In fact, protectionist instincts remain strong. A recent meeting of senior Ugandan businessmen, held ostensibly to discuss how the country could boost exports to its EAC partners, became a litany of complaint about competition from larger Kenyan and Tanzanian companies, with calls for protection, while ensuring their own unrestricted access to all other markets. The Tanzanians are no better: as fast as import tariffs in the EAC are removed, the government introduces new and costly barriers to trade, like compulsory pre-inspection of imports.

If the benefits of free trade are as evident as the World Bank and others maintain, why is Africa so resistant to what it demands so stridently of the developed world?

Firstly, there is a strong legacy, from the early days of independence, of state economic control which, for reasons of ideology or politics, governments are reluctant wholly to relinquish.

Secondly, a favourite argument for tariffs is as a major source of government revenue in impoverished states. However, initiatives by donors to compensate by improving the efficiency of revenue collection and eliminating corruption from the system have met internal obstruction. At one time British project officers had to leave their work in Mozambique because their lives were threatened by corrupt revenue officers seeking to protect their illegal income.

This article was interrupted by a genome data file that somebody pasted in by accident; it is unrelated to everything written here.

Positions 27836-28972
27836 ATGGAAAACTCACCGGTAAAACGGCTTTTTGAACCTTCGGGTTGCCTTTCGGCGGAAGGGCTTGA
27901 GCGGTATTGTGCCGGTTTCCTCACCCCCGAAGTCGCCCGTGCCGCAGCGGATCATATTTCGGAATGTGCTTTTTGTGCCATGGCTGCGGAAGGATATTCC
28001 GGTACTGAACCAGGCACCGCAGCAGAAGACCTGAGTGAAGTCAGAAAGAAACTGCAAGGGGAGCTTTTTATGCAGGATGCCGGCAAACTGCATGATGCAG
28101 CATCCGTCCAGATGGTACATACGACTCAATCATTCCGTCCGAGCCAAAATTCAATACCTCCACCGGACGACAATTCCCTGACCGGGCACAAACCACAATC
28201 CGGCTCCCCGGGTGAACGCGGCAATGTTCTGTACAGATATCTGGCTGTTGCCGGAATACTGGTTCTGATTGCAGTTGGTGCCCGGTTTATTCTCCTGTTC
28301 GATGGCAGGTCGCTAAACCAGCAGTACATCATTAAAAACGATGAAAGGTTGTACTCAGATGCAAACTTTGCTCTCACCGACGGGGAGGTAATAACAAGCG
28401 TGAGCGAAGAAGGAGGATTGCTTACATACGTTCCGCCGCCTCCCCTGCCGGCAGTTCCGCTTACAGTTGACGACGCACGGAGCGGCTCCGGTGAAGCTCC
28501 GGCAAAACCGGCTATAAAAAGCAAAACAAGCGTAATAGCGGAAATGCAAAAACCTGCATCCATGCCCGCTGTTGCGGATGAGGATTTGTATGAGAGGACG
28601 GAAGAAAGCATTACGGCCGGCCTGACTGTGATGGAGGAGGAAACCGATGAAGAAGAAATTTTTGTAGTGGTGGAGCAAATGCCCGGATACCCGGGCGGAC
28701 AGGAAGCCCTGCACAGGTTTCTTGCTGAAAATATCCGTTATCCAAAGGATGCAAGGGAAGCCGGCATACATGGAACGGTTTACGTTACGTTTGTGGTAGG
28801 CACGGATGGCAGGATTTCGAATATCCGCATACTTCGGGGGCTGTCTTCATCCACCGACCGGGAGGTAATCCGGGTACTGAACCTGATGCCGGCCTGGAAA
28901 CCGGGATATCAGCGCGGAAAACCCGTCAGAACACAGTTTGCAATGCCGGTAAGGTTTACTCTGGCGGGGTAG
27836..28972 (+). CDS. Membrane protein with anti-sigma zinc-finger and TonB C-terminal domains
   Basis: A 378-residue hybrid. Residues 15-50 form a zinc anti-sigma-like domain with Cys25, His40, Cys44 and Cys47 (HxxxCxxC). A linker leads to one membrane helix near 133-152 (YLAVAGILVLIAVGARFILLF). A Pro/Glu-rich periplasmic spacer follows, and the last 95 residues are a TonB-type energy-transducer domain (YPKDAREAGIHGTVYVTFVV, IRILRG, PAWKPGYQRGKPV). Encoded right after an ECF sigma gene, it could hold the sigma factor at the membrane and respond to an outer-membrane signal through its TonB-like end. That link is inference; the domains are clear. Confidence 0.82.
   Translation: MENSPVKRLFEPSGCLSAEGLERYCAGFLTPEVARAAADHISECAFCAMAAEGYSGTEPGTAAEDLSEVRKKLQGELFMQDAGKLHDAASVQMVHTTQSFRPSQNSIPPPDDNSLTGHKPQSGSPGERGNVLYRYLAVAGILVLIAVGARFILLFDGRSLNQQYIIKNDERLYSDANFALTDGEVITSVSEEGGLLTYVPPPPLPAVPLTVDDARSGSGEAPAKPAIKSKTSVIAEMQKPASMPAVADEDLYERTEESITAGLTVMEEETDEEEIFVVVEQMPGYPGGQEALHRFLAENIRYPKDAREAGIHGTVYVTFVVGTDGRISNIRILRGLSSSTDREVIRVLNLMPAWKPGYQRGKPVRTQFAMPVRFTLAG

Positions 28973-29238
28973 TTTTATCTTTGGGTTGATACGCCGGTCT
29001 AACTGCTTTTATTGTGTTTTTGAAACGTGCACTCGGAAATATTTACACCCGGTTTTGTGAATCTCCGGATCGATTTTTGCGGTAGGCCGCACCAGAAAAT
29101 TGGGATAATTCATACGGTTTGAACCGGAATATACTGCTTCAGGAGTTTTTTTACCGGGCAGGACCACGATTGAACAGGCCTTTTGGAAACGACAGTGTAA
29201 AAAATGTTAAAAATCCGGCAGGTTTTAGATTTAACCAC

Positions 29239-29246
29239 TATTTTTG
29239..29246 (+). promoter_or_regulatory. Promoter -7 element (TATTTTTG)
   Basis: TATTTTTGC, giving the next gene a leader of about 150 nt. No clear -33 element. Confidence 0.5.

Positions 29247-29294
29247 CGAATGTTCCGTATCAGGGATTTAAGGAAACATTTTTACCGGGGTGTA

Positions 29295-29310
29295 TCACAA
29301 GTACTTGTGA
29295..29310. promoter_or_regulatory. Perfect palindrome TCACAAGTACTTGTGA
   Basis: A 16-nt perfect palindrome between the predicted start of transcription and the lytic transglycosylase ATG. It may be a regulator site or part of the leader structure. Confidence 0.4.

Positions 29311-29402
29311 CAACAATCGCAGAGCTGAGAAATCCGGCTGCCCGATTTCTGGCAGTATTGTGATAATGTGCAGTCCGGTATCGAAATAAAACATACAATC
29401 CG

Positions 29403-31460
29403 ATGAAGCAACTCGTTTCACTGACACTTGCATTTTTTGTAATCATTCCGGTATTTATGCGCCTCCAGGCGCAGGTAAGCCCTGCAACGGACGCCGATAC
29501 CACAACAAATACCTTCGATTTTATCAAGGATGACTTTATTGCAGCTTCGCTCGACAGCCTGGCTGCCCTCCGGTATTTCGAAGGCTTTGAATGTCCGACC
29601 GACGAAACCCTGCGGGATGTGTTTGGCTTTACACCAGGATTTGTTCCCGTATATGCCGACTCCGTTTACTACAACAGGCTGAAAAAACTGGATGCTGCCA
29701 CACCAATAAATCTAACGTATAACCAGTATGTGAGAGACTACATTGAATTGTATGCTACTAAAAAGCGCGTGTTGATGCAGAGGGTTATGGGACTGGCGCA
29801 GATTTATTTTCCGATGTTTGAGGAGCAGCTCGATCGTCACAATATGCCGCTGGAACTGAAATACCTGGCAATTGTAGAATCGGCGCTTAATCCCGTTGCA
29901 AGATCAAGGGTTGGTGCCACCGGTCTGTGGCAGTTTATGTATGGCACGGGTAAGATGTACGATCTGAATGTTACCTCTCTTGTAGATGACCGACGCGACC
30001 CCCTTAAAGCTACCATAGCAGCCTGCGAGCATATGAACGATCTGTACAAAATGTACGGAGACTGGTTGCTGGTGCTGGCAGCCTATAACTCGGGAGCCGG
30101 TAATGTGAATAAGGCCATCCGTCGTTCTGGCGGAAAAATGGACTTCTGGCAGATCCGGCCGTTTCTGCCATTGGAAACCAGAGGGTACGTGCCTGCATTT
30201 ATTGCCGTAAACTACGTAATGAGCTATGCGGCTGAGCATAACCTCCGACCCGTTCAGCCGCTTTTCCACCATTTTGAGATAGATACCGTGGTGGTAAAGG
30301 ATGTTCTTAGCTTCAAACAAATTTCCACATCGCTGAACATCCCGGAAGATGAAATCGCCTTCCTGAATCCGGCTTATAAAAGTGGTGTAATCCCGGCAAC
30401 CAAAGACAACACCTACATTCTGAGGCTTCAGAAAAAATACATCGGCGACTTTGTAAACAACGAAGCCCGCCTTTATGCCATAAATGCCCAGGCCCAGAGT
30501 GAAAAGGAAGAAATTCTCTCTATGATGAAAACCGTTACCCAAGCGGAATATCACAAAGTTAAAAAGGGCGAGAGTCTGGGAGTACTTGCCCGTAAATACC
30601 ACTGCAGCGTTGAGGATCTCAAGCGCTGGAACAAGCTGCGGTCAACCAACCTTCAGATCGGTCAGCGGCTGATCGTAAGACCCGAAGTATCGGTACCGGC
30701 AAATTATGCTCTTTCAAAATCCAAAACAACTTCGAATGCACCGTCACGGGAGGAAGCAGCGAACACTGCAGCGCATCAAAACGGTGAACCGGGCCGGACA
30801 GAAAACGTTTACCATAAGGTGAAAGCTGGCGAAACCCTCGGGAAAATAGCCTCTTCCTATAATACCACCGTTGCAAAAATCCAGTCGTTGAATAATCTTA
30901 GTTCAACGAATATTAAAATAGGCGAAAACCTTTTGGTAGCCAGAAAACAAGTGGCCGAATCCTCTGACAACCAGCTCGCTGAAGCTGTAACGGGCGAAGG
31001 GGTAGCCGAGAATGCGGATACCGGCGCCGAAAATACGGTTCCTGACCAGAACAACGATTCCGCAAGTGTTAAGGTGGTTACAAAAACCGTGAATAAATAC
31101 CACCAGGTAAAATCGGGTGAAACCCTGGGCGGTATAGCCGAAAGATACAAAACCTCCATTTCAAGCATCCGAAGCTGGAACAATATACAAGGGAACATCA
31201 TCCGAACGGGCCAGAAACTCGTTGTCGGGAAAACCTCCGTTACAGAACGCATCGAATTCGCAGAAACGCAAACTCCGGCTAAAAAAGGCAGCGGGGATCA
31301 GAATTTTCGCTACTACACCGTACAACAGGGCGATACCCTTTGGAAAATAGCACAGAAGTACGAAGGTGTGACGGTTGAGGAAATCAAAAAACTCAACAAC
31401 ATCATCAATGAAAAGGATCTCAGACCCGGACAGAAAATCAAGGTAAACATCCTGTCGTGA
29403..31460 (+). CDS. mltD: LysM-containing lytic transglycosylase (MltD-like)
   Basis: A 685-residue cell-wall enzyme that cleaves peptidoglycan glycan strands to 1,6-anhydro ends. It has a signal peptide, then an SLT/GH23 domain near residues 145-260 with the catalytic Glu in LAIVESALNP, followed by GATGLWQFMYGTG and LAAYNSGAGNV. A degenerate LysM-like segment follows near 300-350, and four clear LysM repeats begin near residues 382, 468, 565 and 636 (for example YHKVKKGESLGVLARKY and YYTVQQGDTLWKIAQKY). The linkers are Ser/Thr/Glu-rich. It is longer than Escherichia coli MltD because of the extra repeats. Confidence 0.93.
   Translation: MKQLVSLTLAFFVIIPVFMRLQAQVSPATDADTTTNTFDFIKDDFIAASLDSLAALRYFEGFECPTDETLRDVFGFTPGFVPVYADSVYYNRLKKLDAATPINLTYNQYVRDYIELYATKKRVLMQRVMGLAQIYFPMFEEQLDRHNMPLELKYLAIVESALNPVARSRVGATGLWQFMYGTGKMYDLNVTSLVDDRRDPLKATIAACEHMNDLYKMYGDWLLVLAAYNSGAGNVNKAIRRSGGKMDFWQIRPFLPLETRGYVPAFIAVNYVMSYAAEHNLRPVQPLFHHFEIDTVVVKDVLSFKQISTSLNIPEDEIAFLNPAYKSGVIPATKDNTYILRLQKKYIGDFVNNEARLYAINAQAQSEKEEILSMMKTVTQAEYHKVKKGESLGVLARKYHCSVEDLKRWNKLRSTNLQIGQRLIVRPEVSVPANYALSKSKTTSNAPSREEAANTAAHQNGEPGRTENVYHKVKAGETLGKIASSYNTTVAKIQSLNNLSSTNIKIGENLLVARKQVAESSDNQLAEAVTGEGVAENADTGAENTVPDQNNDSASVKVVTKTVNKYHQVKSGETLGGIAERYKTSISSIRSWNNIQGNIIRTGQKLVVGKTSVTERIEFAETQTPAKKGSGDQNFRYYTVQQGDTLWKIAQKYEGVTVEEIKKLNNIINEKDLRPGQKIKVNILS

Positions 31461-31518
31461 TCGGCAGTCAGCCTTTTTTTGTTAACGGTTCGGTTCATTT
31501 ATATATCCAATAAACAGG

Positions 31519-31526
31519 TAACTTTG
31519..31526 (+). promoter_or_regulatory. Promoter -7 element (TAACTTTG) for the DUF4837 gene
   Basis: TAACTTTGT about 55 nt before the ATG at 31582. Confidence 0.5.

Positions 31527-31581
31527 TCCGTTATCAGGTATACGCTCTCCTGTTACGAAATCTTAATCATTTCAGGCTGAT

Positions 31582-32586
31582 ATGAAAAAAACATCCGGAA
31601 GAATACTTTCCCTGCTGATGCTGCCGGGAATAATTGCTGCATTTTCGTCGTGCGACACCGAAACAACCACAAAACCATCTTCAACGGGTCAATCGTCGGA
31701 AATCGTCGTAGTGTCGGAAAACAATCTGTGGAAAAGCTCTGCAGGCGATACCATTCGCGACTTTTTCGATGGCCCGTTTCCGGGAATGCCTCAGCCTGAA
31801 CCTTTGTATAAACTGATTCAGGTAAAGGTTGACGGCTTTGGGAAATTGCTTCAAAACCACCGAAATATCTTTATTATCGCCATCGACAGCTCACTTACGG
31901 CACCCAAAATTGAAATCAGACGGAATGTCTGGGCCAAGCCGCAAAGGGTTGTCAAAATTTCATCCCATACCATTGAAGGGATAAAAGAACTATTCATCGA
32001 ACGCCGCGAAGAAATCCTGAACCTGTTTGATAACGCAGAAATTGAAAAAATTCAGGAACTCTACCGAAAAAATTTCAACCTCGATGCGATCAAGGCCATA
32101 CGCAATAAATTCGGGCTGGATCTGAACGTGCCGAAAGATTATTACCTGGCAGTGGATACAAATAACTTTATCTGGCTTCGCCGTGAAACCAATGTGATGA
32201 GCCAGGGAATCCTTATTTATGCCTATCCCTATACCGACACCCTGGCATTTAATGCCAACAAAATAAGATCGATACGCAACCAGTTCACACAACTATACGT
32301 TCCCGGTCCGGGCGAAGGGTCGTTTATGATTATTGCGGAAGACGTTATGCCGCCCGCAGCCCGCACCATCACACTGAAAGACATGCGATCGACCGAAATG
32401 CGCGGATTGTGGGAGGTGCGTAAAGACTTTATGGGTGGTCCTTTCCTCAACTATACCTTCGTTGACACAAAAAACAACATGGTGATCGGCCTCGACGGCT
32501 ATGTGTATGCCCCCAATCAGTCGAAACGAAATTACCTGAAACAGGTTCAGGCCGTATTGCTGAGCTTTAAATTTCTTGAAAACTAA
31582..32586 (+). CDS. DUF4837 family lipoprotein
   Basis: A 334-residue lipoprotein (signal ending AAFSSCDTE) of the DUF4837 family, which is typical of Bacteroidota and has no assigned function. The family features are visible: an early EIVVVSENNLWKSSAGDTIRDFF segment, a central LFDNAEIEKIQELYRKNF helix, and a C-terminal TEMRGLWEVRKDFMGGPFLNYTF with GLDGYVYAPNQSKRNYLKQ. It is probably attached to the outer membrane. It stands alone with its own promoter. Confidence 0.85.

Thirdly, many governments want import restrictions and special exemptions as rewards for their supporters in business, or punishment for their opponents–even auctioning such favours for cash outside official accounts. And from the businessman’s viewpoint, why not pay a premium to secure a monopoly for your products at home, with protection against imports?

IMANI, the Ghanaian think tank asserts that Ghana plans to hike up excise rates again, after a well-coordinated campaign by importers had created some respite last year.  More worrying is the attempt to treat import of wines and spirits differently from locally manufactured ones by attempting to impose different tax regimes.  According to IMANI,  government would be contravening WTO rules(specifically, Article III of GATT) if it goes ahead to impose ad valorem tax on imported wines and spirits while maintaining the more workable specific duty on locally manufactured wines and spirits. Article III of GATT require imported products be accorded treatment no less favourable than domestic products. And that includes internal taxes and charges.